Now the BMS had decided not to sell the stamped and serialised copies but instead 'to preserve them as museum pieces'. Is it figuratively speaking when BMS speaks of 'museum pieces'? Figuratively or otherwise, BMS intention of polemicizing or politicising the matter is clear. It has every intention to exploit the 'defaced copies' in some manner to incite religious sentiments, turning an administrative act into the mark of the devil, 'desecrating, defacing the holy book'.

Now there is the question of who should pay? The Home Minister Hishamuddin and Minister Idris Jala have made efforts to get 'Christian donors' and 'friends' to pay for the stamped and serialised copies (deemed 'desecrated' and ' defaced' by BMS) BMS has rejected these offers in strong terms: 'BMS wishes to make its stand clear that we will only accept a cheque from the Home Ministry and will not accept any money from so called “Christian donors”.Now all of this makes it interesting, though intriguing. Why should the government try to pay for the copies? Is it pang of guilt? Does the Home-Ministry feel it has wronged? Does it regret its action? If in the affirmative, it should of course resort to some restitution of cost, not otherwise.

BMS's stand raises questions too. Obviously BMS is not concerned about money, otherwise it should matter little what is the source of payment. BMS meant payment to be a symbolic act, an admission of guilt, hence it can only accept payment from the Ministry. This is holding to its charge that the copies had been desecrated and defaced, hence the devil should pay.Hence we are back to the earlier question. Does the Home Ministry feel it has done wrong? If so, it should pay and not get someone else to pick the tab, which will make it even more intriguing: how are we to interpret this from the responsibility or accountability point  of view?

The latest response of the government with regards to the whole Bible issue seems to suggest that the goverment assume full responsibility for the act of impounding, stamping and serialising, perceived by organisations the like of BMS as 'desecration' and 'defacement'. This is indicated in the policy to allow the free import and printing of Bibles in all languages, including in bahasa Malaysia. In Sabah and Sarawak, the importation and printing of Bibles are allowed without the necessity of any form of categorisation or serialisation.In Peninsula Malaysia Bibles in bahasa Malaysia need to be categorised as Christian publication, with a clear sign of the cross on the cover. Some elements of an admission of guilt are also indicated on the part of the goverment in the strongly worded instructions issued to officials on procedures concerning Bibles. But the clearest form of admission of guilt and apology is expressed in Minister Idris Jala's imploration for Christians to forgive the goverment over the action, whom he says are not perfect, as all human beings are only 'beautifully imperfect'.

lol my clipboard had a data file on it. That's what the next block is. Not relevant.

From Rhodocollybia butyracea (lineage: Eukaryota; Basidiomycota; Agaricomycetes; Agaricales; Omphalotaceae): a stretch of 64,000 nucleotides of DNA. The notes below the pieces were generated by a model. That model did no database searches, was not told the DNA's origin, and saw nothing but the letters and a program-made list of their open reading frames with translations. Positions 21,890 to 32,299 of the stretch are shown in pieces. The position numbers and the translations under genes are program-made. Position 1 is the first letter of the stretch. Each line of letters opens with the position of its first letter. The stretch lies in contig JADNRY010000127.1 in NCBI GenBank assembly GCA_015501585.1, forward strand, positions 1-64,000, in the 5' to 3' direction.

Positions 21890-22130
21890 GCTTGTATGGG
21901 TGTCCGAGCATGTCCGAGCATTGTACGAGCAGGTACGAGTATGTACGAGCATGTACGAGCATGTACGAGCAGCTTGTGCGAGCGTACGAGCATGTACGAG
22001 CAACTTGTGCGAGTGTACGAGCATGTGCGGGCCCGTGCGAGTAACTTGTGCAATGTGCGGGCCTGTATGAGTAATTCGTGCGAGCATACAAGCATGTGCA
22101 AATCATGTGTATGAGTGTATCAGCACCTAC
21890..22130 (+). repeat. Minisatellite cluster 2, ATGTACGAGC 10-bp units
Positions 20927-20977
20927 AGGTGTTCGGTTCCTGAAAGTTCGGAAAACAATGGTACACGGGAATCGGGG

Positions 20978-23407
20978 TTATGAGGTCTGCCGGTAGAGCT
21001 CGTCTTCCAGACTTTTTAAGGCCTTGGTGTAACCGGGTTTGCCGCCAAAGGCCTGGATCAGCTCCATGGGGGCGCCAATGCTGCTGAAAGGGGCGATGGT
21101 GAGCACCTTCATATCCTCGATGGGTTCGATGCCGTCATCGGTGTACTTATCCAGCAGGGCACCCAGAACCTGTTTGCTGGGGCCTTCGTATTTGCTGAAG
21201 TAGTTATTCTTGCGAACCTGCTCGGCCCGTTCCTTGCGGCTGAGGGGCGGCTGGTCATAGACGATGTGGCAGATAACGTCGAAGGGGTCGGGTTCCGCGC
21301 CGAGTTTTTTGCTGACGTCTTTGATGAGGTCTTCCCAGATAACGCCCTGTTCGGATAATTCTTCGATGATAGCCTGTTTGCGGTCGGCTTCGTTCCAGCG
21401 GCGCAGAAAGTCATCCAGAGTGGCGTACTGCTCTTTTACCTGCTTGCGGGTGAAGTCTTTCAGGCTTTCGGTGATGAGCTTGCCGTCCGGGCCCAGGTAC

It is instructive to reflect over the whole incident.I am confident that the issue is by no means entirely resolved, going by the tendencies and sentiments of parties  in the whole incident. For now I can only say, let us not lose sight of both the secular and the divine in our lives, and let us vigilantly keep the devil of bigotry at bay at all times!

No comments:

Post a Comment